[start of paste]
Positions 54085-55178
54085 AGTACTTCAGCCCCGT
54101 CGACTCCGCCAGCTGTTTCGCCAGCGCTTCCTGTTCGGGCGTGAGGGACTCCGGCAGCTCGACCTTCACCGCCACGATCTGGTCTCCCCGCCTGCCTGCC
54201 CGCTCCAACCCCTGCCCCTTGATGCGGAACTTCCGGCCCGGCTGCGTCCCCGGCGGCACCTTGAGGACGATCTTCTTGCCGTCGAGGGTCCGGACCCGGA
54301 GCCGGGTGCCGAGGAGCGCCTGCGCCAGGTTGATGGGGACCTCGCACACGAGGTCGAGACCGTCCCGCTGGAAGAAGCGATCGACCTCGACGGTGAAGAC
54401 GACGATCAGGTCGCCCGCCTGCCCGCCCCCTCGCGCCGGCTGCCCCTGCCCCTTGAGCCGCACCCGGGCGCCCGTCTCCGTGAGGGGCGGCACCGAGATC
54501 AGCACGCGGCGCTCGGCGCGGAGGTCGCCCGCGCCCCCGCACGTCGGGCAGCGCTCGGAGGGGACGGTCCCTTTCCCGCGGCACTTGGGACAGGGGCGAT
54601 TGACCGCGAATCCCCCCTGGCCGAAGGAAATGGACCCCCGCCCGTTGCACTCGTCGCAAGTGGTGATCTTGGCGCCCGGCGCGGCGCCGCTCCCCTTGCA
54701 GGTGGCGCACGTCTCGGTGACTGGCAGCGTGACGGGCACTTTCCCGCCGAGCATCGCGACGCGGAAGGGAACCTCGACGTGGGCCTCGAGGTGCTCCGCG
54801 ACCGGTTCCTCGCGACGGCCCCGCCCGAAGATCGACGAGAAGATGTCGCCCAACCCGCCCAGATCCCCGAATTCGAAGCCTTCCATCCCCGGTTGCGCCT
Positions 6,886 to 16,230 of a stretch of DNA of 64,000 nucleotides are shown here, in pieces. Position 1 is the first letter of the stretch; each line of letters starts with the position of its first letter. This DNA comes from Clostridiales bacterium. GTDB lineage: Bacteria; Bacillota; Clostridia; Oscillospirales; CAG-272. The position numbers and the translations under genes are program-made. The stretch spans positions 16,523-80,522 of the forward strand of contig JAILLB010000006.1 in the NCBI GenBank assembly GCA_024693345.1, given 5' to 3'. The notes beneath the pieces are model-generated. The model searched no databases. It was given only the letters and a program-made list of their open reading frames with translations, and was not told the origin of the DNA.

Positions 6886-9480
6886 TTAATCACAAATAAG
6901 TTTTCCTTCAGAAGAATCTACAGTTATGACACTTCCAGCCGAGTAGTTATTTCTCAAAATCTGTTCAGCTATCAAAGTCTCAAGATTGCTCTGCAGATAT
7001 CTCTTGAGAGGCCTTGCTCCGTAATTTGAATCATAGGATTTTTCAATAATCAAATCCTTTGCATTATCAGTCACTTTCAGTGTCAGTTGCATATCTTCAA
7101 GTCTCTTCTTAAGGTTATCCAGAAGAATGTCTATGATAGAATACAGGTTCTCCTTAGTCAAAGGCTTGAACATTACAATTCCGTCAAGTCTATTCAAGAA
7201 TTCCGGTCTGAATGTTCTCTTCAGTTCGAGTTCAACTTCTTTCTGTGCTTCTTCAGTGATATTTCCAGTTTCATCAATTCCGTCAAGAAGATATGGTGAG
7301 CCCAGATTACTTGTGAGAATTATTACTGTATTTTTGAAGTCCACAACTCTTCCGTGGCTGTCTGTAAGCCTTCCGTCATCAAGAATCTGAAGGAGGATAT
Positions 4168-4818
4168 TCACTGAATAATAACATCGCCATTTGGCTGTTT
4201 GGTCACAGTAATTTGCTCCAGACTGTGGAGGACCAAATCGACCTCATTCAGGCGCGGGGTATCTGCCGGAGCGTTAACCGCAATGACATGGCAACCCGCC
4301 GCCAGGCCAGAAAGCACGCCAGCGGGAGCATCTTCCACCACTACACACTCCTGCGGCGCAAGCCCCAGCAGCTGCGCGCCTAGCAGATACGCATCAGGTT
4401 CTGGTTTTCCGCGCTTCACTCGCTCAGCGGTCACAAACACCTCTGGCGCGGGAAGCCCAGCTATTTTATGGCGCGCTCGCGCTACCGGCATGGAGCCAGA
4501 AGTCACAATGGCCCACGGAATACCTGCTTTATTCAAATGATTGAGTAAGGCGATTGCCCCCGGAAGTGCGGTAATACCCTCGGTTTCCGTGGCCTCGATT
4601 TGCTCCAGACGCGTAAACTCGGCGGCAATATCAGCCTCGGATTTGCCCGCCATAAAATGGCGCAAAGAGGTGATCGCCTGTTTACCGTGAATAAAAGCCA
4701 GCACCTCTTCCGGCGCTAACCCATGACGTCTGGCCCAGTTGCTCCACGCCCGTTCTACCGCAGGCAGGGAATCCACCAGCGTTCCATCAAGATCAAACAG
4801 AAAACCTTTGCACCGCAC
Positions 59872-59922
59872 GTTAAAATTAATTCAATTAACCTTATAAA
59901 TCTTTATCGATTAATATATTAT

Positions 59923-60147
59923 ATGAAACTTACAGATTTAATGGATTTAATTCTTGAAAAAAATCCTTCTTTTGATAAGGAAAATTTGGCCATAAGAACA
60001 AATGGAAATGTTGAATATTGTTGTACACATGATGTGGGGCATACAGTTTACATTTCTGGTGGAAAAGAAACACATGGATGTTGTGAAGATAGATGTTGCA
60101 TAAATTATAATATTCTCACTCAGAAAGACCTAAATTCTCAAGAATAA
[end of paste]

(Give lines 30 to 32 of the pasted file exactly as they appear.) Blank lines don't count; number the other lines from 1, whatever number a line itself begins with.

59901 TCTTTATCGATTAATATATTAT

Positions 59923-60147
59923 ATGAAACTTACAGATTTAATGGATTTAATTCTTGAAAAAAATCCTTCTTTTGATAAGGAAAATTTGGCCATAAGAACA